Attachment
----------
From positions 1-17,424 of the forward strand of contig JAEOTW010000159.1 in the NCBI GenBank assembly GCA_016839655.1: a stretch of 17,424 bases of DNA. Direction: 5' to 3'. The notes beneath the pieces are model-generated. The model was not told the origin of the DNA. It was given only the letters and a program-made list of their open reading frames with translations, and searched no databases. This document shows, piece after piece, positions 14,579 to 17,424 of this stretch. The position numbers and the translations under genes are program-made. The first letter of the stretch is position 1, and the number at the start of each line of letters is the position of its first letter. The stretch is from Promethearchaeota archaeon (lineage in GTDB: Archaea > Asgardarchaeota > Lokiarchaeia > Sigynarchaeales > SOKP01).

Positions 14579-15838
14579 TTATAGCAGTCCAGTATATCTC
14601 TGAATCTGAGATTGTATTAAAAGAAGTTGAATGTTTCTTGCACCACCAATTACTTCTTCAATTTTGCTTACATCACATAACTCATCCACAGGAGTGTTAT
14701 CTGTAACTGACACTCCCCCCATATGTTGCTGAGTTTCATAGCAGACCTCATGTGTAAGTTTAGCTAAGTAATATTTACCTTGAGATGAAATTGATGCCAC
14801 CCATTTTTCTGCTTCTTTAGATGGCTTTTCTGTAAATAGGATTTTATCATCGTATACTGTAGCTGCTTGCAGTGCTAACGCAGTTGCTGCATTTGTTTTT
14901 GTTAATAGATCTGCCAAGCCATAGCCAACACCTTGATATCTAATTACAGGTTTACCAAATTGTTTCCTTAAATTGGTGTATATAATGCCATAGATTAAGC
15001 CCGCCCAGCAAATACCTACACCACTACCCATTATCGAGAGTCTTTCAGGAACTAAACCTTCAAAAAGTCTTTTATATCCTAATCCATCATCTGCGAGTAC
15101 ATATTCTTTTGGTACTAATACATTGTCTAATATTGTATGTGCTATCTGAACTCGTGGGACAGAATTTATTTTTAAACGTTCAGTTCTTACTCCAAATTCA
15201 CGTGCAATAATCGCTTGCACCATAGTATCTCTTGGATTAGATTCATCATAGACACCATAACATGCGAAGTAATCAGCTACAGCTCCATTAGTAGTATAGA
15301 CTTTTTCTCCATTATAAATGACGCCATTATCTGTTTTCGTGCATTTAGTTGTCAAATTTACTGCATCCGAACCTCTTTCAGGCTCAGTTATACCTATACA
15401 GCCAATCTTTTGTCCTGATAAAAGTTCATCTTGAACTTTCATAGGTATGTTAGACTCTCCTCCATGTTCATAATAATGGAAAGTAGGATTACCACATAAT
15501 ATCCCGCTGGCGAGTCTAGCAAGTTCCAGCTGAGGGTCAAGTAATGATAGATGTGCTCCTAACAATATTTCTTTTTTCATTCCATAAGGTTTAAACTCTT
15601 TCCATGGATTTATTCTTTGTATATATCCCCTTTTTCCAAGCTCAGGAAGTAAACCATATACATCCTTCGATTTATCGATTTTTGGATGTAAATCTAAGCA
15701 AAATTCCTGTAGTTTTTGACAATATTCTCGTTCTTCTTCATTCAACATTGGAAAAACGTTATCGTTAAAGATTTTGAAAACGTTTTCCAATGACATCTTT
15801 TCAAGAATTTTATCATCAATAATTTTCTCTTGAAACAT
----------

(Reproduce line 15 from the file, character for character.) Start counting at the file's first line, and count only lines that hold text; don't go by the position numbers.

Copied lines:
15701 AAATTCCTGTAGTTTTTGACAATATTCTCGTTCTTCTTCATTCAACATTGGAAAAACGTTATCGTTAAAGATTTTGAAAACGTTTTCCAATGACATCTTT